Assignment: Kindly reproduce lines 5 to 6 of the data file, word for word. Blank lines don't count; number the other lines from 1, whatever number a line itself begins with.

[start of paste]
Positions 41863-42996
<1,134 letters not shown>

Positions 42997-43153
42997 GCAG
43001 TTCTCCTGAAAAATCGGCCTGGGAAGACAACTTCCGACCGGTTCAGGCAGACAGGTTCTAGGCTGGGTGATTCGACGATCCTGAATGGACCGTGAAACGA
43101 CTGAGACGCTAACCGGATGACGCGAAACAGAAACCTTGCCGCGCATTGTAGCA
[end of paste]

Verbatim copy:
43001 TTCTCCTGAAAAATCGGCCTGGGAAGACAACTTCCGACCGGTTCAGGCAGACAGGTTCTAGGCTGGGTGATTCGACGATCCTGAATGGACCGTGAAACGA
43101 CTGAGACGCTAACCGGATGACGCGAAACAGAAACCTTGCCGCGCATTGTAGCA